I wrote this after running the Austin Half Marathon this past Valentine’s day.
I remember a particularly difficult week of school, my last year of college. My college roommate and best friend wrote a quick note of encouragement, including words that would change my life. “You can do it and you will do it.” The certainty. Void of doubt. No questions asked. No hesitancy. All of this stuff that you think you can’t do – you can do it and you will do it.
I got a similar text from her today. “Today’s your race! You did it!!!” Not a question of whether or not I finished, what ended up happening, or anything. Just a certainty. Void of doubt. No questions asked. No hesitancy. She knew I could all along and she knew I would. There’s a simplicity in that.
Contrast that to what my mind constantly races through. “I can’t do this. What if I can’t? What if it’s bad? What if I can’t do it? What if I fail? What if I let other people down? What if I get embarrassed?”
Well, I did it. And even though I did it, it is certainly finished. I just can’t get over the fact that I did something that I had deemed preposterous, laughable, crazy, impossible. Everyone who knows me was surprised I signed up, as if my lack of confidence in my physical ability was so convincing to even the people closest to me.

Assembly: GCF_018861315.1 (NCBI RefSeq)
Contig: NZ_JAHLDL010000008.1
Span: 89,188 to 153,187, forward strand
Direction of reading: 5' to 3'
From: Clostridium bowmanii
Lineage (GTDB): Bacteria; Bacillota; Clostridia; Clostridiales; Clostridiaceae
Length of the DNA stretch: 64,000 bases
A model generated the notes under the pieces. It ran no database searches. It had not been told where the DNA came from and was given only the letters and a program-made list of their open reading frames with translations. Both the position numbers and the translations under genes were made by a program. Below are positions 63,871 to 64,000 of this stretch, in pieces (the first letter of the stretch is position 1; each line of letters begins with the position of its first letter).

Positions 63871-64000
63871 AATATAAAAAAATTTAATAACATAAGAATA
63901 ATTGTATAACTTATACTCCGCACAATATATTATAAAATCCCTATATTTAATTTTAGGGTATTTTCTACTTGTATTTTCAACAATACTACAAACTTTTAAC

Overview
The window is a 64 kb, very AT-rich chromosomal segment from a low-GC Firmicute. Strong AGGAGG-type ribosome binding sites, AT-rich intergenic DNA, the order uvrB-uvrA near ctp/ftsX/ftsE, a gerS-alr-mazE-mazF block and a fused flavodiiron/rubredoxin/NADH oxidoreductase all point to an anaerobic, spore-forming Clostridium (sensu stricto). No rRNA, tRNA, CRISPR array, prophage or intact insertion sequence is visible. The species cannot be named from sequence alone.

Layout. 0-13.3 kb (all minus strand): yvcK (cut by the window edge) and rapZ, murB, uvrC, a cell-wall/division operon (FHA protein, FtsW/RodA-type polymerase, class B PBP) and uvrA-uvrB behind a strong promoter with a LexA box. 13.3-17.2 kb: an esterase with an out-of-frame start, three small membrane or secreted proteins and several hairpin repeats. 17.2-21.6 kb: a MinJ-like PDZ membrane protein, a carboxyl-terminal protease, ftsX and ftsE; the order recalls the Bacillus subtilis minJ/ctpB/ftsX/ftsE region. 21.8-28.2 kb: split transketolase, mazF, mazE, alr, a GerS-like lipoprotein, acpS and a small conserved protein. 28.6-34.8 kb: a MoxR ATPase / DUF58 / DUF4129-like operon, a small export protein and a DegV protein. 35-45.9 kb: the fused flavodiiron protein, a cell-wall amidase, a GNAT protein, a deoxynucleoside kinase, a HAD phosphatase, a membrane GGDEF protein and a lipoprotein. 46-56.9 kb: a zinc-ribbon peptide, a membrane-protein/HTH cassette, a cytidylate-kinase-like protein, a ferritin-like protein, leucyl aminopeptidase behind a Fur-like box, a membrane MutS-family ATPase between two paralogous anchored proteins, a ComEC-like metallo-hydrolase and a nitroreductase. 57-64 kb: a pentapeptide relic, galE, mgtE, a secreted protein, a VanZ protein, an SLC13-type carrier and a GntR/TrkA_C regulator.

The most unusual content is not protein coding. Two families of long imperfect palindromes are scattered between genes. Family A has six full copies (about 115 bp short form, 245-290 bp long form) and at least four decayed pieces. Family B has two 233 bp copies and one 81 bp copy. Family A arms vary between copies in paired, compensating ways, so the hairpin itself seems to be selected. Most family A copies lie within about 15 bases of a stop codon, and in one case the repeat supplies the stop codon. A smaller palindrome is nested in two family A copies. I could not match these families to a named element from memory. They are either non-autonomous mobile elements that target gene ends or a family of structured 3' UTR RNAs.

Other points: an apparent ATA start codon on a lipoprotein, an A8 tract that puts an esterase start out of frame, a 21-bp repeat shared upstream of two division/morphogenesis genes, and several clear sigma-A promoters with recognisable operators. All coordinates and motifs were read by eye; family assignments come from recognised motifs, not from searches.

“I can’t believe I did it” just keeps running through my head.
As far as running my own pace went, I actually surpassed what I had done in my “training.” Almost everyone I know finished ahead of me. I actually kept turning back to be surprised that there were still masses of people behind me. I was constantly being passed, yet I was constantly passing others. It was the weirdest thing. The entire time though, I had a weird peace in knowing that I was doing the best that I could. The people around me didn’t affect my attitude or thoughts towards myself. It was great to be encouraged by people along the side of the road – what a testament to a city’s community. “Go everybody! Go runners!”
At mile 6, which is where I would typically hit a wall, I felt wonderful. Almost as if I was receiving some word of revelation from God himself about how this was a new chapter in my life. How today marked something big and significant. About how I dont’ need to carry the burdens of anxiety, stress, or exhaustion anymore.
Soon after, mile 7 hit and I wanted to cry going up a hill.
I felt tired for basically the rest of the race, but still okay.
On mile 12, there lie the largest hill I ever did see. Upon getting up the hill, I wanted to cry again.
Josh always knew I could do it. He pushed me harder than I wanted him to. But, maybe for good reason. Because, in my mind, this was impossible and outside of the realm of possibility. I couldn’t even run a mile when I began to train last year. Then, I couldn’t get myself to 2 miles. And then, after that, milestone after milestone was met. I ran 3 miles, then 4, then 5, then 6, then 8, then 10, then 12. And today, I ran 13.1 miles for the first time. It felt better than my last couple of long runs, although there were a few points I felt my body go tingly and the tears cry for escape. But, for the most part, it was joyful, tiring, and dare I say–fun?
I’m not sure that I’ll ever run long distances again. I think running 5 or 6 miles is about what I care to do. But, you just never know.